Director: Leigh Whannell
In theaters: 06.01
Every year, there are always one or two independent films that make their rounds on the festival circuit, generating buzz that continues to grow until it finally reaches the masses with a wide theatrical release. Such is the case with director Leigh Whannell’s ultra-violent mystery thriller that follows small-time mechanic Grey Trace (Logan Marshall-Green) as he seeks revenge for the untimely death of his wife. After being mugged in the streets in the not-too-distant future by a gang of unknown assailants with his wife murdered, Grey is left for dead as a quadriplegic. Feeling hopeless and wishing to end his life sooner than later, Grey is approached by technological genius eccentric billionaire Eron Keen (Harrison Gilbertson) and given the opportunity to implant his latest creation, Stem, into his body and restore his body to its previous state … and then some. With a plethora of advanced know-how now at his fingertips, Grey has become the ultimate weapon and the key to solving the secret of his wife’s murder.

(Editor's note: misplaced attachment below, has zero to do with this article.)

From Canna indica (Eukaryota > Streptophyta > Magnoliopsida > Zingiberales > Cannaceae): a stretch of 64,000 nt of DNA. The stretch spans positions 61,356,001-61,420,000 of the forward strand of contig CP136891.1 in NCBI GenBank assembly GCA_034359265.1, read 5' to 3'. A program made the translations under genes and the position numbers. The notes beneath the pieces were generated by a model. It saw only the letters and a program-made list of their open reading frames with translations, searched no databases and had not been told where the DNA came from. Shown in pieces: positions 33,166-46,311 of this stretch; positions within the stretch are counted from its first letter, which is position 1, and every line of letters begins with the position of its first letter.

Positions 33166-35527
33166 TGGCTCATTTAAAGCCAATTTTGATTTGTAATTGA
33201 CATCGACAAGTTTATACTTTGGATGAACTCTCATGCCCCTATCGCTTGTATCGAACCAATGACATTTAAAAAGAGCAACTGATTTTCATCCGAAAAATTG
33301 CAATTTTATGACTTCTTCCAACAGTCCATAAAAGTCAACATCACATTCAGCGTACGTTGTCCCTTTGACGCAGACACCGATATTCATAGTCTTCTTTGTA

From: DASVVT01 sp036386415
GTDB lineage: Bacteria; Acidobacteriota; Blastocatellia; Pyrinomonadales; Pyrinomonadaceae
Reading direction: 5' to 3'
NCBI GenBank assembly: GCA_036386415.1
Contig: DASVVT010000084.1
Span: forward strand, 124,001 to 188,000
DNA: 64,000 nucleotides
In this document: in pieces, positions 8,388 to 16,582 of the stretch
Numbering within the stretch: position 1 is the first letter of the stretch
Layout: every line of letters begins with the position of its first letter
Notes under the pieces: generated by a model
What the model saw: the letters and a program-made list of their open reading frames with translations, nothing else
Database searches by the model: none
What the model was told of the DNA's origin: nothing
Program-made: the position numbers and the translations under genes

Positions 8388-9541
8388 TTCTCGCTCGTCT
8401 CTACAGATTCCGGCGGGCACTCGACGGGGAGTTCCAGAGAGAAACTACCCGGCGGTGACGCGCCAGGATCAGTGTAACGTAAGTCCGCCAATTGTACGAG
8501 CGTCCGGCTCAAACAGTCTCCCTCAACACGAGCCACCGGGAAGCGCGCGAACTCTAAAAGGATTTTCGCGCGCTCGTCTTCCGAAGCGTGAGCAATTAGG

Everything from the lighting and the cinematography to the comedic beats and over-the-top violence makes this project stand out among the 2018 releases so far. It has been a long time since a film has made me scream out in horror multiple times from the display of sheer viciousness on the screen. Director Whannell places the viewers in Grey’s shoes and makes them question their own morals with a “What would you do in this situation?” style of filmmaking. Would you take the lawful path and direct all inquiries to local law enforcement, or would you take the matter into your own hands and cover them in blood? After witnessing this whodunit unravel once, my wife and I were ready to immediately ride this rollercoaster again. It’s refreshing to watch something that won’t be immediately slapped onto a lunchbox or backpack. If you’re nervous or excited about the upcoming Venom film, check out this wild futuristic production. The lead looks identical to Tom Hardy, and there’s a sinister internal foreign monologue controlling the host’s every movement. It’s stylistic, humorous and absolutely out of control! –Jimmy Martin